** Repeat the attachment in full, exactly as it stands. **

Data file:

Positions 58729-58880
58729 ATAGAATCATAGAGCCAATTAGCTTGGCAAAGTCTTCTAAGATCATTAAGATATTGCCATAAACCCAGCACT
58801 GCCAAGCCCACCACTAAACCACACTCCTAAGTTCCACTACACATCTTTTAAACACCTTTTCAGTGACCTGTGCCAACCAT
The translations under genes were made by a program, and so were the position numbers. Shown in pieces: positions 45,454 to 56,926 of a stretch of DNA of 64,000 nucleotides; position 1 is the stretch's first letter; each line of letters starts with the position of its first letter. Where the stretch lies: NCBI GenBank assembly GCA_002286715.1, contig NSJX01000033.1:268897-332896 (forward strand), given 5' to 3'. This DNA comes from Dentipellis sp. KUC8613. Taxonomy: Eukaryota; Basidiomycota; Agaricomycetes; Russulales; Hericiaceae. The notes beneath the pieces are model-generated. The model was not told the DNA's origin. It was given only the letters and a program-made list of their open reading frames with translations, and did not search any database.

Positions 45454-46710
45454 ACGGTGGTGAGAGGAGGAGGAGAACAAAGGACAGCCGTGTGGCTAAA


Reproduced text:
Positions 58729-58880
58729 ATAGAATCATAGAGCCAATTAGCTTGGCAAAGTCTTCTAAGATCATTAAGATATTGCCATAAACCCAGCACT
58801 GCCAAGCCCACCACTAAACCACACTCCTAAGTTCCACTACACATCTTTTAAACACCTTTTCAGTGACCTGTGCCAACCAT
The translations under genes were made by a program, and so were the position numbers. Shown in pieces: positions 45,454 to 56,926 of a stretch of DNA of 64,000 nucleotides; position 1 is the stretch's first letter; each line of letters starts with the position of its first letter. Where the stretch lies: NCBI GenBank assembly GCA_002286715.1, contig NSJX01000033.1:268897-332896 (forward strand), given 5' to 3'. This DNA comes from Dentipellis sp. KUC8613. Taxonomy: Eukaryota; Basidiomycota; Agaricomycetes; Russulales; Hericiaceae. The notes beneath the pieces are model-generated. The model was not told the DNA's origin. It was given only the letters and a program-made list of their open reading frames with translations, and did not search any database.

Positions 45454-46710
45454 ACGGTGGTGAGAGGAGGAGGAGAACAAAGGACAGCCGTGTGGCTAAA